By Staff Writer
updated 8/15/2006 7:25:07 PM ET 2006-08-15T23:25:07

Dozens of rocky bodies that are part of a sea of small rocky fragments never observed before have been spotted in the suburbs of our solar system beyond planet Neptune, thanks to a novel technique.

These newly detected chunks of dust and rock called Trans-Neptunian Objects are smaller than 330 feet (100 meters) across. They are leftovers from the formation of planets.

Scientists had previously detected TNOs larger than 31 miles (50 kilometer) across such as the Kuiper Belt Objects (KBO), a subset of TNOs. They suspected that there may be distant objects beyond Neptune since the 1940's, but it wasn't until 1992 that the first KBO was discovered.

Since then, they've found so many large objects in the outskirts of the solar system that they had to come up with odd names such as Plutinos, Centaurs, and Cubewanos to keep track of them. And although researchers suspected the presence of smaller objects, they didn't have a way to detect the sea of debris.

"The searches for Kuiper Belt Objects usually look for reflected light from the Sun and the small motion relative to fixed background stars," said Asantha Cooray, assistant professor of Physics and Astronomy at the University of California, Irvine.  The amount of reflected light from a small body, however, is so extremely dim that not even the largest telescopes, or much larger telescopes one could imagine building either on Earth or space, could see it.

But scientists didn't look for the reflected light this time. Examining data from NASA's Rossi X-ray Timing Explorer, they monitored the light from a background star, Scorpius X-1, as small objects moved in front of it in what are called occultations. They found obvious dips in the light.

Other than the Sun, Scorpius X-1 is the brightest X-ray source in the sky, said study leader Hsiang-Kuang Chang, Associate Professor of Physics & Institute of Astronomy at the National Tsing Hua University, Taiwan.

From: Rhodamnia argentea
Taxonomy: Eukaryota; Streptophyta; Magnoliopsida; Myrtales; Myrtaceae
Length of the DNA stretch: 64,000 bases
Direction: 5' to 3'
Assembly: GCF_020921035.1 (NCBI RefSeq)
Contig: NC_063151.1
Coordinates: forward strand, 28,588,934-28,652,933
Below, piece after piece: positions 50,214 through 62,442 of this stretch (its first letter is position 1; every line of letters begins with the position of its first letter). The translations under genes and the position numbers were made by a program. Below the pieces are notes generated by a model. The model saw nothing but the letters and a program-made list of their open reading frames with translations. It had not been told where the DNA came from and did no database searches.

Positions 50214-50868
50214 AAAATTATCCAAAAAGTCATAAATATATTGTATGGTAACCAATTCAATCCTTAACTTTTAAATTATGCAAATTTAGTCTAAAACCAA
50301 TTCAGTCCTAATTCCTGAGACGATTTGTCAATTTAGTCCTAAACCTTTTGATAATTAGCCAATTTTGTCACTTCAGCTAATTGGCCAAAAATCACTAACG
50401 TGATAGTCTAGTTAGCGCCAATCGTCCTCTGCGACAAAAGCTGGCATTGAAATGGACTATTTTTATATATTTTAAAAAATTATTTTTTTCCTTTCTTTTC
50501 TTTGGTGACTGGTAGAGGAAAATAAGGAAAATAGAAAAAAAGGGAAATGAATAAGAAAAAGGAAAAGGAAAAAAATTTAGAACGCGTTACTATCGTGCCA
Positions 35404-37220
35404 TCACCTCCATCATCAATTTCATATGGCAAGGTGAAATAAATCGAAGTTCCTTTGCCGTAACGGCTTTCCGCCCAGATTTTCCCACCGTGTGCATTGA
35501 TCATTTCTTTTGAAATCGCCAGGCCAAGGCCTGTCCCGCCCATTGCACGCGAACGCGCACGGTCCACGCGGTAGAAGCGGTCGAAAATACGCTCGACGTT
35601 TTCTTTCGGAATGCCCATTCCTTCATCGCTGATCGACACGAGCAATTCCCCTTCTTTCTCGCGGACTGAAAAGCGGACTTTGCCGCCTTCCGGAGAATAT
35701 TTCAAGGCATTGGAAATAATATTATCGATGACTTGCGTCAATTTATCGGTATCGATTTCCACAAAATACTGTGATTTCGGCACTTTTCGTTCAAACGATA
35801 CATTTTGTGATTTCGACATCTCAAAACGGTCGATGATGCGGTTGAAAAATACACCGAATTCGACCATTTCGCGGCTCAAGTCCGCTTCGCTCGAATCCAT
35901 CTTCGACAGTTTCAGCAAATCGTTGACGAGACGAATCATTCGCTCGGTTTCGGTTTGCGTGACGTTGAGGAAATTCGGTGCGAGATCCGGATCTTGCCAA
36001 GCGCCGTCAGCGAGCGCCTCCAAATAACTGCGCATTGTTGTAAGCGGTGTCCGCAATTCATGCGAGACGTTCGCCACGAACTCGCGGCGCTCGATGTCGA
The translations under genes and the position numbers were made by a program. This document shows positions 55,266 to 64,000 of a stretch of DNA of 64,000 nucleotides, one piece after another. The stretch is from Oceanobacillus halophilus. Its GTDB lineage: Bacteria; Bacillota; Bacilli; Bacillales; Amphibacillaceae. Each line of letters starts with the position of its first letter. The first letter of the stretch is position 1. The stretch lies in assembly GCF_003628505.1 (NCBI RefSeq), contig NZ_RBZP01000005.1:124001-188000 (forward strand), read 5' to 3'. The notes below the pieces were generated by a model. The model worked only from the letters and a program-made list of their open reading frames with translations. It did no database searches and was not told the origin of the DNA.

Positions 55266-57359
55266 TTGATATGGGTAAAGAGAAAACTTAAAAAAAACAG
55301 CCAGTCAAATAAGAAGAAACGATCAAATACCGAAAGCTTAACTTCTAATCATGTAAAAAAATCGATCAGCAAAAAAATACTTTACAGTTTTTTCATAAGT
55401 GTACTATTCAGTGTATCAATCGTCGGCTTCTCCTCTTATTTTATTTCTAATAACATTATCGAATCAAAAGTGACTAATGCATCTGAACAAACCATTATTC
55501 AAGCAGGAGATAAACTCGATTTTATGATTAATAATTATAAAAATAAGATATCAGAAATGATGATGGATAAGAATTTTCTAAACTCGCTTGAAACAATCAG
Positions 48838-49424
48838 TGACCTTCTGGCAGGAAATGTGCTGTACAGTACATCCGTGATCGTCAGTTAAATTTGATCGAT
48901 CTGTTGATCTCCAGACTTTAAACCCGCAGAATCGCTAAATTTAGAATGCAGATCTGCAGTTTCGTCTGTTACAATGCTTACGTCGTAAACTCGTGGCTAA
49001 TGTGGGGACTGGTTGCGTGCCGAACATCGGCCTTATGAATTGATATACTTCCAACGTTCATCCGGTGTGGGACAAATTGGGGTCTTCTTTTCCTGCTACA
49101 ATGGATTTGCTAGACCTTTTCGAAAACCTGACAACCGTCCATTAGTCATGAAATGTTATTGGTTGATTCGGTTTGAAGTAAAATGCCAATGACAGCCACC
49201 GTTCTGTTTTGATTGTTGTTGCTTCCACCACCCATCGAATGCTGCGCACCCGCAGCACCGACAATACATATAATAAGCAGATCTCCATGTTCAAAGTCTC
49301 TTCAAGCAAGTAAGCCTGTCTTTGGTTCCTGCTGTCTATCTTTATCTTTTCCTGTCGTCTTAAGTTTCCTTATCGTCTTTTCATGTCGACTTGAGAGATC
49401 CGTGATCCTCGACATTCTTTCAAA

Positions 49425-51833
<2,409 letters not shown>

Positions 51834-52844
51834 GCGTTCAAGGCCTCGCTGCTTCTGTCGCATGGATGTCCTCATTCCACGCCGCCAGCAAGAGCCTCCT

"We discussed various possibilities for causing these dips and concluded that occultation by small TNOs are the most likely one," he told

Alltogether, Chang and colleagues identified 58 definite dips. Their findings are detailed in the Aug. 10 issue of the journal Nature.

Observing occultations is a widely known method for studying foreground objects by monitoring the light of background stars. The rings of Uranus were first discovered during an occultation of a star by Uranus. But never have such small objects been detected this way.

"The interesting thing here is that instead of monitoring optical stars, these authors monitor light from an X-ray source since X-ray detectors can record light at small time intervals compared to optical detectors," Cooray told  "A 100-meter body only occults a background source for about 10 milliseconds and optical detectors cannot record light continuously at such small time intervals."

Based on this finding, the researchers estimate that the number of TNOs reaches around a quadrillion, rather than the mere billions to a trillion as previously thought.

This shows an extremely dense disk of material at the outer edges of the solar system mostly populated by smaller bodies, Cooray said.

"Since these are leftover material from the solar system formation process, it says that the original disk from which the planets formed was more massive at distances around Neptune than previously suggested and in strong conflict with some of the early models for the formation of Kuiper Belt Objects."


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